To Differentiate, Explore Your Past

[et_pb_section admin_label="section"] [et_pb_row admin_label="row"] [et_pb_column type="4_4"][et_pb_text admin_label="Text"]

This week, my Strategic Narrative Workshop participants are starting to document and explore their origin story.

Curious to know why and how this might help you too? Read on.

Your origin story is the written or spoken account of the series of events that explain why and how you started.

In this sentence, and depending on the context, the word “you” may refer to several subjects. It can be your company, your organization, your project, your product, your team, or yourself as a person.

When you take the time to write your origin story, 20% of the benefit is to improve how you articulate the purpose of your work both in a live and unscripted situation and in your communication material. 80% of the benefit is to explore your purpose when you started and how it continues to evolve.

Indeed, your purpose is not static. It’s not just a statement on a poster that nobody pays attention to. Instead, your purpose evolves gradually throughout the life of your organization, business, practice, or during your career.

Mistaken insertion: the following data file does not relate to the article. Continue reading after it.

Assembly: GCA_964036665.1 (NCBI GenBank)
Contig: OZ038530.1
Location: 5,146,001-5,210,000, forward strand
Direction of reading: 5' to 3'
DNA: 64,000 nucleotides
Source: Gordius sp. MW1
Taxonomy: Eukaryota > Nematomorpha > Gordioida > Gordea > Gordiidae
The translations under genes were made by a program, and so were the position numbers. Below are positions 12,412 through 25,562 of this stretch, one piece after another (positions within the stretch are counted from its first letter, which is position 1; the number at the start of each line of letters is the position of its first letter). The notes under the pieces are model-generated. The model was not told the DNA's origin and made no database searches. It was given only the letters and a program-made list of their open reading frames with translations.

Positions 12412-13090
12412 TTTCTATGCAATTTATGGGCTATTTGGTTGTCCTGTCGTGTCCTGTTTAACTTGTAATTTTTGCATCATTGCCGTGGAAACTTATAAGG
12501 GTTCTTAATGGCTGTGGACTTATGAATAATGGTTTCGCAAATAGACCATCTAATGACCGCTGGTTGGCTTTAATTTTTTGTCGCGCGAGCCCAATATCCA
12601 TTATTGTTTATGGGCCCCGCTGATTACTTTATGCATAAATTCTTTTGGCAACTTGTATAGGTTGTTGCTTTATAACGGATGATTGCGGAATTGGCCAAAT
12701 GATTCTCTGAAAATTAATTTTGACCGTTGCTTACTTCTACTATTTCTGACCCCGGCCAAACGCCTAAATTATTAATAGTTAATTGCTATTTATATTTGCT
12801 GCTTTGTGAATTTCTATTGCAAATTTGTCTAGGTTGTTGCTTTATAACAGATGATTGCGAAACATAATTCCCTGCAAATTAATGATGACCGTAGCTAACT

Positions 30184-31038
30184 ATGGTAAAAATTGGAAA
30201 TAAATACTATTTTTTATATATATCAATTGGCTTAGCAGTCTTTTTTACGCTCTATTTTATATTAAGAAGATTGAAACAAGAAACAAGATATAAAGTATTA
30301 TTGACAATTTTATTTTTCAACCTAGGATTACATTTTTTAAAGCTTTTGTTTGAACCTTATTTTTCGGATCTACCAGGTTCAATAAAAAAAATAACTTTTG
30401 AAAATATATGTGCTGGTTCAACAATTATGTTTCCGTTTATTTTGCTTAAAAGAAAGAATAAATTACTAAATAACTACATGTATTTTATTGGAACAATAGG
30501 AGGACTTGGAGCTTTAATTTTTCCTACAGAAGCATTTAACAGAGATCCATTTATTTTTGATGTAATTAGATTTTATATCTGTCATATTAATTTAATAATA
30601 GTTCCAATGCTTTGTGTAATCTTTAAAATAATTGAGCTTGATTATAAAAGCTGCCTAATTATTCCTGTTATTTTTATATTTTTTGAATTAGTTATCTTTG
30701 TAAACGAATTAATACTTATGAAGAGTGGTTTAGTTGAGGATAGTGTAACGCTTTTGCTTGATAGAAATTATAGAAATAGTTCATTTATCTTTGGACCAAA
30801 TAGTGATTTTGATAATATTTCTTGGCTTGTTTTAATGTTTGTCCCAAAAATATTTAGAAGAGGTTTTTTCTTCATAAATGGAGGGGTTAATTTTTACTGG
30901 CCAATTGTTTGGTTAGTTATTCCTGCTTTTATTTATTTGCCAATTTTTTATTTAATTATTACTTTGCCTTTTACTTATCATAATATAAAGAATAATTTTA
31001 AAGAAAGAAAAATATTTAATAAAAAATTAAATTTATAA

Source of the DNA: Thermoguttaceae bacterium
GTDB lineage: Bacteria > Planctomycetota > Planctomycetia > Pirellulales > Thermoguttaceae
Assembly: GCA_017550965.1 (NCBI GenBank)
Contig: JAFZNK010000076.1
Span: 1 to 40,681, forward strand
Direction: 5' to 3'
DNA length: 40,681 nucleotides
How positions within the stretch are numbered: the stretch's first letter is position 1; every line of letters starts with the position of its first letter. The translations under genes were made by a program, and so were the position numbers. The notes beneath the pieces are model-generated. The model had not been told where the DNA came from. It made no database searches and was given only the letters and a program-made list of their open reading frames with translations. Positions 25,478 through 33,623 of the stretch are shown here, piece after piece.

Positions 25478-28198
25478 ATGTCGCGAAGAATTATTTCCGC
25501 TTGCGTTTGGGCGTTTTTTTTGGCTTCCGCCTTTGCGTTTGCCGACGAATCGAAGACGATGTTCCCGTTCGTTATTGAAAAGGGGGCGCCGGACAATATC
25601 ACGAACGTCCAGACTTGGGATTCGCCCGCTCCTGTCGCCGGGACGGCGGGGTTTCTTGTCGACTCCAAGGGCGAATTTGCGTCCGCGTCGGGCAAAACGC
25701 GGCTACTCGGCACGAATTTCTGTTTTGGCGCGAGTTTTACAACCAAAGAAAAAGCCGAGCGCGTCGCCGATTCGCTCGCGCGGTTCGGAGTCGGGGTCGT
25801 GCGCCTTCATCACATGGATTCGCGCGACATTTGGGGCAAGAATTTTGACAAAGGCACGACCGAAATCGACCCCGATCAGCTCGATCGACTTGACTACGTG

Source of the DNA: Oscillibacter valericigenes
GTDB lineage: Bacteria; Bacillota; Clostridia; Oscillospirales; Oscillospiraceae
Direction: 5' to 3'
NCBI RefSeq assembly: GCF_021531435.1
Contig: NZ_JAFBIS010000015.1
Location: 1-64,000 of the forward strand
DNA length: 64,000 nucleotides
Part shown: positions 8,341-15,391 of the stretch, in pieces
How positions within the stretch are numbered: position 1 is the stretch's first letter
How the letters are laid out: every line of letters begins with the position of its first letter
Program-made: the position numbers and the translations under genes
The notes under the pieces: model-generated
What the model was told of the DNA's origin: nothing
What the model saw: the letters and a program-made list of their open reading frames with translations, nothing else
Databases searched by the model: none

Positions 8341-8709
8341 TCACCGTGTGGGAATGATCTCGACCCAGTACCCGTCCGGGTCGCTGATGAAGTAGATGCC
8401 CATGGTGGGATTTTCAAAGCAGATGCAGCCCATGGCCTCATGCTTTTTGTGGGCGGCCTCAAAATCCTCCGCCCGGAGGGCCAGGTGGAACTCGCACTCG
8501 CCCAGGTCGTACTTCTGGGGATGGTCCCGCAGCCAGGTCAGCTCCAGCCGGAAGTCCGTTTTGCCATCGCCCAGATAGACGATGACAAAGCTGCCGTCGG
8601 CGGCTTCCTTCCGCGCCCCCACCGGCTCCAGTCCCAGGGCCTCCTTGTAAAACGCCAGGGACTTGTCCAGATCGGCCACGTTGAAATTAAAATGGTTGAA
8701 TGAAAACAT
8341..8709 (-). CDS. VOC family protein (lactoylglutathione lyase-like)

One of the main applications of your origin story is differentiation. Of course, there are many others, but let’s focus on this one for a moment.

There is only one of you, so if you show up authentically, by definition, you’re doing something new and different.

When you’re competing with others for business, talent, or investor money, this is how you stand out. No one else has your story. No one has your unique experience. No one went through the exact things you went through in the same way you did.

The original reason why your business exists matters more than ever. People need to feel your difference to decide if they will work with you or buy from you. It needs to resonate with them.

It is worth exploring your past to figure out how you will continue to stand out in the future.

“Why should we look to the past to prepare for the future? Because there is nowhere else to look.”

James Burke

[/et_pb_text][/et_pb_column] [/et_pb_row] [/et_pb_section]
Time Travel For Change
I'm Giving You Two More Weeks Off